An actor's first directing gig is a big deal. Stepping behind the screen after years acting in front of it involves the flexing of whole different areas of your brain, and an entirely different relationship with the finished product. So this is pretty big news for former Harry Potter actor Tom Felton: His BBC documentary Tom Felton Meets The Superfans finally has a scheduled airdate. And it's soon! Mark your calendars for March 23, folks, because is there anyone more qualified to make a documentary about fandom than a former core actor in the Harry Potter series?
There are only a handful of people who could possibly compete when it comes to making a documentary about modern fandom — Joss Whedon, for example, or Benedict Cumberbatch, or perhaps Daniel Radcliffe or JK Rowling herself. But there's no denying he's in a pretty prime position: He played Draco Malfoy, after all, a character the Harry Potter fandom especially loved to play around with. Felton grew up knowing one side of fandom very, very intimately — namely the side in which you're an object of said fandom. So the prospect of seeing him broaden his horizons and explore fandom from other angles? That's both exciting and refreshing, as the activities of fandom are often relegated to late night talk show jokes when it comes to bringing them face-to-face with the actors who inspire it.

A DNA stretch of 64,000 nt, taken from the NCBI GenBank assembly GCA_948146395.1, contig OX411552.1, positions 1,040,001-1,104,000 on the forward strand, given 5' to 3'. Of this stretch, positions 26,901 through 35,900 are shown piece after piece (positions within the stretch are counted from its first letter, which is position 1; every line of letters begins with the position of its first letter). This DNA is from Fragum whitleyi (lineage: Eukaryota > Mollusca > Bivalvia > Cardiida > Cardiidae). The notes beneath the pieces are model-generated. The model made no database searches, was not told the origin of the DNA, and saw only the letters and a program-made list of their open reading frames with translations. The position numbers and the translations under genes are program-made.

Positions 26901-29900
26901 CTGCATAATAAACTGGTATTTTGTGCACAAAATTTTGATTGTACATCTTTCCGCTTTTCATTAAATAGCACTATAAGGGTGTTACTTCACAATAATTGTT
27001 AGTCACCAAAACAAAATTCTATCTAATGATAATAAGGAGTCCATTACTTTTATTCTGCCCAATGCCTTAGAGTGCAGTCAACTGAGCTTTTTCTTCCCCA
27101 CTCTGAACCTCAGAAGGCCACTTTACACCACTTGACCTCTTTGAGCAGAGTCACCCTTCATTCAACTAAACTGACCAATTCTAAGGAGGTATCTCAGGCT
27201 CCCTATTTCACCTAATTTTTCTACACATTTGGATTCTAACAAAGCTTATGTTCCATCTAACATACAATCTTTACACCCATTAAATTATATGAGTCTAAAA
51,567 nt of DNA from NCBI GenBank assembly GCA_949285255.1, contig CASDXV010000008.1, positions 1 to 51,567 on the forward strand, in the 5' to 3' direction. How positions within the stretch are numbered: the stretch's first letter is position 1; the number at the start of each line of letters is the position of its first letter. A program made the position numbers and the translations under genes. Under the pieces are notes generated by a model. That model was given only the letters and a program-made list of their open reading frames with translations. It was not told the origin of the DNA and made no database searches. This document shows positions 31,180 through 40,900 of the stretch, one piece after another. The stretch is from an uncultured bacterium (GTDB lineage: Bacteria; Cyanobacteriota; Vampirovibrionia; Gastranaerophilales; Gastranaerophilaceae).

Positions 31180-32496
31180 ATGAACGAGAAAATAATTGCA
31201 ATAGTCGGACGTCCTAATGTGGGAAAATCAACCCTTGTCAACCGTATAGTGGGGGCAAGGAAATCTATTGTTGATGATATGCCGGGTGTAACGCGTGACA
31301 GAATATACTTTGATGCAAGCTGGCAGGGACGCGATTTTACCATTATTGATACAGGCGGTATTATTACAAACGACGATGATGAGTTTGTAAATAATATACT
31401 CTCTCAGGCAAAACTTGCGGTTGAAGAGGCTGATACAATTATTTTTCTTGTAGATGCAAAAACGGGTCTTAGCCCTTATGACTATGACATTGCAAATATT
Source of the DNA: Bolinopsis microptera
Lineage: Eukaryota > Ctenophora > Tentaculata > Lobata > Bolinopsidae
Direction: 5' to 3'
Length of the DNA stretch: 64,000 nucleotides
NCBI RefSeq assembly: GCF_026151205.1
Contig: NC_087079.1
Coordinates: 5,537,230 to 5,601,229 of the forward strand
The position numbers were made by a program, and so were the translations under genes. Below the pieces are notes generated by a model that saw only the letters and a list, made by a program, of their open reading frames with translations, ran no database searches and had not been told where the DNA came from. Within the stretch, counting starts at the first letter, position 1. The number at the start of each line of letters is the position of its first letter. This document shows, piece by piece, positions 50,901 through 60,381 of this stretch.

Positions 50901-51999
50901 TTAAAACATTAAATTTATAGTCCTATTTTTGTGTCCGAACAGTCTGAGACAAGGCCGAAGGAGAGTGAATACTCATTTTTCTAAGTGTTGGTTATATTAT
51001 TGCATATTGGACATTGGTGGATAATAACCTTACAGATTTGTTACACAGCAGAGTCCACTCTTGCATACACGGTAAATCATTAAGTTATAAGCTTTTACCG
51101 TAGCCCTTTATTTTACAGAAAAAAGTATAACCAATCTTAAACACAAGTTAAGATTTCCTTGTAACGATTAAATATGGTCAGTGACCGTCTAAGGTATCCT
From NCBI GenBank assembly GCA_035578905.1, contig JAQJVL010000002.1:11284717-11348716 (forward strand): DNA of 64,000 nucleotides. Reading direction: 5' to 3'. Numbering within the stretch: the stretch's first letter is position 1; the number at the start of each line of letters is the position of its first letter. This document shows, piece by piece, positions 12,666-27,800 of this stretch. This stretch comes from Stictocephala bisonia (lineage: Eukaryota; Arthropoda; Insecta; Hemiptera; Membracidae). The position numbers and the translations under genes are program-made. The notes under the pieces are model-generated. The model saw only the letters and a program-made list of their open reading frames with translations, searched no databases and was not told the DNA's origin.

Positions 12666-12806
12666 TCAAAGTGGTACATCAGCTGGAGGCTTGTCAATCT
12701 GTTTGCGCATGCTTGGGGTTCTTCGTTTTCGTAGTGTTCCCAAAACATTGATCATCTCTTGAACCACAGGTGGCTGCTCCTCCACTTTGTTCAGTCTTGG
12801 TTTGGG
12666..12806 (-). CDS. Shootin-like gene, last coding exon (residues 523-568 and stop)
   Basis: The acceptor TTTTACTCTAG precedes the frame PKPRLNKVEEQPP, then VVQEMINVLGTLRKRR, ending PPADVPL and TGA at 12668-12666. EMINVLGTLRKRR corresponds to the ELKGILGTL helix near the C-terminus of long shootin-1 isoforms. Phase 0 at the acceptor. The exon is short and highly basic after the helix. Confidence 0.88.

Felton's long been a good sport about the Harry Potter fan, engaging it arguably the most of the core Harry Potter cast and delivering great moments like this one, in which he talks about Drarry fanart with Conan O'Brien.
In that clip he follows the late night fandom-talk rubric and expresses a flabbergasted feeling at all the, er, non-canonical ships and their extracurricular activities. But he also spends a lot of time at the beginning praising fan works. And then there's this quote from Felton, to Just Jared about the documentary, which I like even better:
It’s just kind of a chance for me to have a more in[-]depth look at the world of super fans, and these people [who] have followed franchises — kind of at the root of why Harry Potter was so successful. It had such an active fan base. It’s allowed people to be passionate about stuff that maybe they couldn’t be so open with in previous years. It’s kind of a look into that; it’s a road trip journey with me narrating.
And this one:
It was a massive insight for me, going behind the ropes and seeing what people actually do to stand behind a railing at an event. You don’t really think about the three hours it took them to stand there and get the best spot.
People will go to great lengths for Draco Malfoy. So who better to explore that than the man himself?